What Is a Home Renovation Consultant (and Do You Need One)?
The average home renovation project lasts six to eight months and involves around 15,000 decisions. Sometimes hiring a professional to guide you, keep you on track, and make some of those decisions is worth the investment.
A home renovation consultant, also referred to as a home renovation coach or a home improvement consultant, is essentially an expert project manager for your home remodel or renovation. But what exactly does a home renovation consultant do and do you need one? Read on as we explore a typical consultant’s role and the types of projects that benefit from one.
What Is a Home Renovation Consultant?
A home renovation consultant advocates for you and your project by hiring and managing the right people for your renovation job. This professional isn’t a contractor or architect but rather helps with the budget, design, vendor meetings, and/or material selection. They may guide you from start to finish or put you in the right direction.
While costs vary depending on the consultant and the project, Realtor.com spoke with several professionals and found base packages starting around $250 for initial design consultations. Larger projects, like a complete kitchen remodel lasting two to three months, can cost anywhere from $3,000 to $5,000.
When to Hire a Renovation Consultant
When is it worth it to spend $250 to $5,000 or more? Larger projects that require multiple vendors are a prime example of when a home renovation consultant can save you time and possibly money in the long run.
Rather than carving out the time to manage multiple vendors on your own, the home improvement consultant can provide you with unbiased advice and connect you with professionals suited to your project. By giving you a realistic picture of what it’ll take to complete the project and connecting you with the right people upfront, the renovation consultant can save you from costly do-overs and mistakes.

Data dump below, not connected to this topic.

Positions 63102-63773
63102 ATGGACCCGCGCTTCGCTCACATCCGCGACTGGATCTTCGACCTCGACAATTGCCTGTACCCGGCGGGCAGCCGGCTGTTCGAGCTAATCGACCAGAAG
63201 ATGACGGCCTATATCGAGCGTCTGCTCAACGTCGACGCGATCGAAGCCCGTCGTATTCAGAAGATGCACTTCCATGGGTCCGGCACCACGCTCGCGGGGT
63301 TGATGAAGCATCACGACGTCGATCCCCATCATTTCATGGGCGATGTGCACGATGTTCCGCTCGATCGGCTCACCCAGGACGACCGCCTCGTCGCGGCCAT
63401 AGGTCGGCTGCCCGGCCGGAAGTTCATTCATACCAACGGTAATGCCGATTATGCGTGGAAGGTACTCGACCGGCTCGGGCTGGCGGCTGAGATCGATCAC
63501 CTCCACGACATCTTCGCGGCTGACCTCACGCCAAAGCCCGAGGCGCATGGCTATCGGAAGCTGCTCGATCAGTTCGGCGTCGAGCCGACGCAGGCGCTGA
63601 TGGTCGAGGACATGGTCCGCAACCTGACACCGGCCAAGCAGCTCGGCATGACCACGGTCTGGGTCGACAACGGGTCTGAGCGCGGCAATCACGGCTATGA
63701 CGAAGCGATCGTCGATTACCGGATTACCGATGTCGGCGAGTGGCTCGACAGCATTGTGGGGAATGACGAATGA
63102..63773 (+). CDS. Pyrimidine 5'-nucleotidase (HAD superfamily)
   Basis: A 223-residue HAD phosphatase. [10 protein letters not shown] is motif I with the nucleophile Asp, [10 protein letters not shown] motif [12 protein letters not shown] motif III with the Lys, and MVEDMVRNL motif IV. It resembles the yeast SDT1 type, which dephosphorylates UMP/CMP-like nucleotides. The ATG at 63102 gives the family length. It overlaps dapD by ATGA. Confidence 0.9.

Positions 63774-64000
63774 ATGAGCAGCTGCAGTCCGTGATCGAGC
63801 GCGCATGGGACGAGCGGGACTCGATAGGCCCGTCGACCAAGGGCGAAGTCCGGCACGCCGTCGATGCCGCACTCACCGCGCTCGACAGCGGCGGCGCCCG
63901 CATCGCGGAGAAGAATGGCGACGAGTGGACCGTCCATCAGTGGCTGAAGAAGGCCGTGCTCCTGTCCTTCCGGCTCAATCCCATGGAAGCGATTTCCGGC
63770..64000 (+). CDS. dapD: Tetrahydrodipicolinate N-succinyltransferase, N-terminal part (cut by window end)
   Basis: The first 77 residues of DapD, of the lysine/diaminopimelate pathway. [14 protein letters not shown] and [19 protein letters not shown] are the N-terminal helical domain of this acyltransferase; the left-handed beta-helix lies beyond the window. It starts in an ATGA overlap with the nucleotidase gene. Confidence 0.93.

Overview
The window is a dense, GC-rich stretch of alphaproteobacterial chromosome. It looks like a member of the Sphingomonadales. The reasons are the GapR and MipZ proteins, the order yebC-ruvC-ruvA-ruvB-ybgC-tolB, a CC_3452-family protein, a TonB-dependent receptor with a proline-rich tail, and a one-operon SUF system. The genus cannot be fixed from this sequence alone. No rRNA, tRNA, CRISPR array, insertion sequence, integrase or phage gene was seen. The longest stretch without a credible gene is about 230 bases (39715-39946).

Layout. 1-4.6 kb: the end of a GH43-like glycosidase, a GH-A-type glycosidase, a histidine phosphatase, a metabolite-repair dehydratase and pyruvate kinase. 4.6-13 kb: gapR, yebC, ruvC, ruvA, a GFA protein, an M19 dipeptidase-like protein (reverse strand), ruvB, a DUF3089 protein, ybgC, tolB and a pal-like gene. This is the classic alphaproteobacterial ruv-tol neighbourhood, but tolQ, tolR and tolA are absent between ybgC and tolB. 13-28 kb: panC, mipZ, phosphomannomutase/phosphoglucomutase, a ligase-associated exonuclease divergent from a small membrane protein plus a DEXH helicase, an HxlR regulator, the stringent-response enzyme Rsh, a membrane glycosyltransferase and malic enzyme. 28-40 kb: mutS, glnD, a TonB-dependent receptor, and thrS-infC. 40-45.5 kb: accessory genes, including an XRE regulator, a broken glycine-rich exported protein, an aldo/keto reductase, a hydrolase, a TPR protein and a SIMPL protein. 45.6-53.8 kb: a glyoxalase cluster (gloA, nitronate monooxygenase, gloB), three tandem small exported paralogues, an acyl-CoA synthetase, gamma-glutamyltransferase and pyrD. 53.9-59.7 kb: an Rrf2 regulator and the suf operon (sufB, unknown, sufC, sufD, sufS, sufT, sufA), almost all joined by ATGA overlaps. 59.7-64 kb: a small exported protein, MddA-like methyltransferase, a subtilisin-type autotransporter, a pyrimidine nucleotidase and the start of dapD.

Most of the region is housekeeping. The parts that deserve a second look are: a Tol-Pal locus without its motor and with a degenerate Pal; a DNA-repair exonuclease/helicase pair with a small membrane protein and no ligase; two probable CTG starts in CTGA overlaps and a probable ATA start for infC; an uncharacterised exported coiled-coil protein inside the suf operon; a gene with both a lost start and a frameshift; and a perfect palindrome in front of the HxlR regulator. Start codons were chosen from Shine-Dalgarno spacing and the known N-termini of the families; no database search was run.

If you have trouble staying on budget, you may want to consider a renovation consultant. The consultant can develop a realistic budget at the beginning of the project so you know what to expect rather than later facing a half-completed project and vendors telling you it’s going to cost more than anticipated. This person can also keep the project on task, ensuring vendors—and you—are always working toward your ultimate end goal versus getting sidetracked.
One of the most valuable things a home renovation consultant can bring to your project is their network of trusted vendors, from architects and general contractors to designers and materials specialists. If you don’t know what professional(s) to hire for what portion of your project, you can hire a consultant to point you in the right direction.
When You Can DIY
If your budget is tight and you can reasonably find time to manage the project, then you may consider forgoing the services of a renovation consultant. However, you may find it’s worth making room in your budget for a renovation consultant if only to ensure you’re plotting a course that will get the project done right the first time—and keep you within budget.
Small, weekend jobs also don’t warrant a renovation consultant. Of course, if the job ends up going off the rails in a weekend, it’s not too late to hire a renovation consultant to assess the situation, mitigate any disputes, and provide you with the most cost-effective path for getting your project back on track.
Before you assume that you can cut corners and forgo the initial cost of a renovation consultant, take a step back from your project. Do you know what kinds of professionals you need for your project? Do you have a professional you trust? Could you have blind spots that would benefit from an unbiased outside opinion? Sometimes the small, simple projects are the ones that can easily get off-track. The added upfront cost of hiring a renovation consultant may save you from unexpected costs later in the project.
Did you know the equity in your home could fund your renovation? Learn how home equity investments compare to renovation loans, lines of credit, and other solutions for funding your home remodel.
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You should know
We do our best to make sure that the information in this post is as accurate as possible as of the date it is published, but things change quickly sometimes. Hometap does not endorse or monitor any linked websites. Individual situations differ, so consult your own finance, tax or legal professional to determine what makes sense for you.